We are proud to announce this year’s winner of the Emmanuel Sheppard & Condon Essay Scholarship, Danielle Taylor!
Ms. Taylor is a first-year law student at Chicago-Kent College of Law. She received her Bachelor’s in Sociology with a Global Business Foundations Certificate from the University of Texas at Austin. Throughout her undergraduate studies, Ms. Taylor worked as a plaintiff’s civil litigation paralegal, developing a passion for vindicating clients’ rights to fairness, equity, and justice. This summer, she will work as a Judicial Extern for the Honorable Judge Joan Lefkow of the U.S. District Court of the Northern District of Illinois.
Below is Ms. Taylor’s essay where she discusses the parts of her life that pushed her toward a career in law and what she hopes to accomplish as a future attorney. We could not be happier to award Ms. Taylor with this scholarship to help her achieve her goals.
My memories of going to the courthouse for the parole hearings of the man who killed my father feel so far away from today. My dad sold drugs and was the victim of gang violence, murdered at just 21 years old. I was two. My dad was a bad man, but he was a good man too. He was complicated in the way most people are. He told my mom that he wanted a home with white columns out front for me. He wanted me to be smart like her. He wanted us to get out of Robstown.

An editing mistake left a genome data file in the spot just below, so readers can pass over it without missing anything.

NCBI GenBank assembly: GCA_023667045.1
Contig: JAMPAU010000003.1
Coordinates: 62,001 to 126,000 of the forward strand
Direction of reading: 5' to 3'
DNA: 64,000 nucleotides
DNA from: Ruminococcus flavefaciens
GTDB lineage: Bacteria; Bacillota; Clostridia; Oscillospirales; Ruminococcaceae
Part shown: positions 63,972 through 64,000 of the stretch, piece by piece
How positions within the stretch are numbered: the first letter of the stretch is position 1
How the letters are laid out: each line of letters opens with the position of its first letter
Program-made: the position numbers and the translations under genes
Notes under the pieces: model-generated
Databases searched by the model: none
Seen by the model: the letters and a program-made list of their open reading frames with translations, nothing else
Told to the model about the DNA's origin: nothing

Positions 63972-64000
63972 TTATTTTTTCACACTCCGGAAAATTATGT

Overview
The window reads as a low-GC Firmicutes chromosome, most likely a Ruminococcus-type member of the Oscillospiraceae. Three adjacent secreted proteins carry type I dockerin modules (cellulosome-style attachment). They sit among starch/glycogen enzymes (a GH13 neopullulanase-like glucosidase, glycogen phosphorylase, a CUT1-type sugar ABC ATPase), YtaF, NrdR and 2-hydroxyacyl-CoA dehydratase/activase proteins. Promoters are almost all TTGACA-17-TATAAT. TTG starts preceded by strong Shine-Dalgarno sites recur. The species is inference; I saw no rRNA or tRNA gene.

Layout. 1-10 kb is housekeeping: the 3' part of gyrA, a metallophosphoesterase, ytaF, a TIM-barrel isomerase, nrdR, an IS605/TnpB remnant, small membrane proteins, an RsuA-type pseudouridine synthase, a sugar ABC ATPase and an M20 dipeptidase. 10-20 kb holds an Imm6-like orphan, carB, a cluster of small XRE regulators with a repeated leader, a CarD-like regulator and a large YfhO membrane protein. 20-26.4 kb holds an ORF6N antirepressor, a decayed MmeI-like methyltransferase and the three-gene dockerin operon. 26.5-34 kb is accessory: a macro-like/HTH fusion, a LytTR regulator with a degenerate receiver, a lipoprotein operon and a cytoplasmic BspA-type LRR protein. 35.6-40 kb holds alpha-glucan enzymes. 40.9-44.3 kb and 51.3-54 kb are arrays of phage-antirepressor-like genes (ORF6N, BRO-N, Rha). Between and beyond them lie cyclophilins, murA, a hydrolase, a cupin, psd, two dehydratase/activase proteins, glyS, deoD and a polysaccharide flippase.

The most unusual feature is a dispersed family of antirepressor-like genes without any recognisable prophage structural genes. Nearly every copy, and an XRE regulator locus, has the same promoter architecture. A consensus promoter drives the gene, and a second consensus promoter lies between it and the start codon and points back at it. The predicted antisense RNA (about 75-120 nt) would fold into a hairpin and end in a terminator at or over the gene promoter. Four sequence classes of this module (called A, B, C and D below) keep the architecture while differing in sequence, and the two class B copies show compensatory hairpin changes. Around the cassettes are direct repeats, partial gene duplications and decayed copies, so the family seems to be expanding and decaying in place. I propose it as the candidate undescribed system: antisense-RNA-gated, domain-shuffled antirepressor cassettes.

My mom graduated at the top of her high school and was accepted to Rice University before realizing she would never be able to attend. As an undocumented immigrant, she would have to pay the international student tuition rate and had no way to take out student loans. As a degree was prohibitively expensive, she was recruited into the Army with the hope that her service could help her obtain citizenship and eventually pay for school. My Mom always emphasized the importance of education, and her service in the military helped fund my undergraduate degree. She sees my successes as her own, and I understand why.
I left for college unsure of what I would pursue knowing how important it was that I go. My advisor suggested a career in law, but I did not have any exposure to the field, much less know any attorneys. Consequently, I found work at a law firm downtown. I’ve worked in law offices for nearly six years and found more than I ever could have imagined. I found work about which I am just as passionate as I am talented. I was promoted and supported and found a community of attorneys who push me forward, taking the time to teach me, value my hard work, and encourage my curiosity.
I enjoyed undertaking legal research and drafting pleadings and discovery, but the most fulfilling part of my work was helping clients. People retained the firms I worked for because they had faced some hardship. Nobody was happy to need us, and as a paralegal, I had the most direct contact with clients. Clients trusted us, and I was able to materially. Being there emotionally for a client’s worst day is important to work I am proud to have done but having the ability to help through my technical skills was truly empowering.
I am humbled to make my mom proud and wish my dad could see me. I have loved being a paralegal, but I can’t wait to be an attorney to further bring justice to underserved and underrepresented communities of color. I am a first-generation college graduate and will eventually be a first-generation attorney. The opportunity is not something I take lightly. I work daily to make my family and community proud. With gratitude for my past and excitement for my future, I am ready to do the work.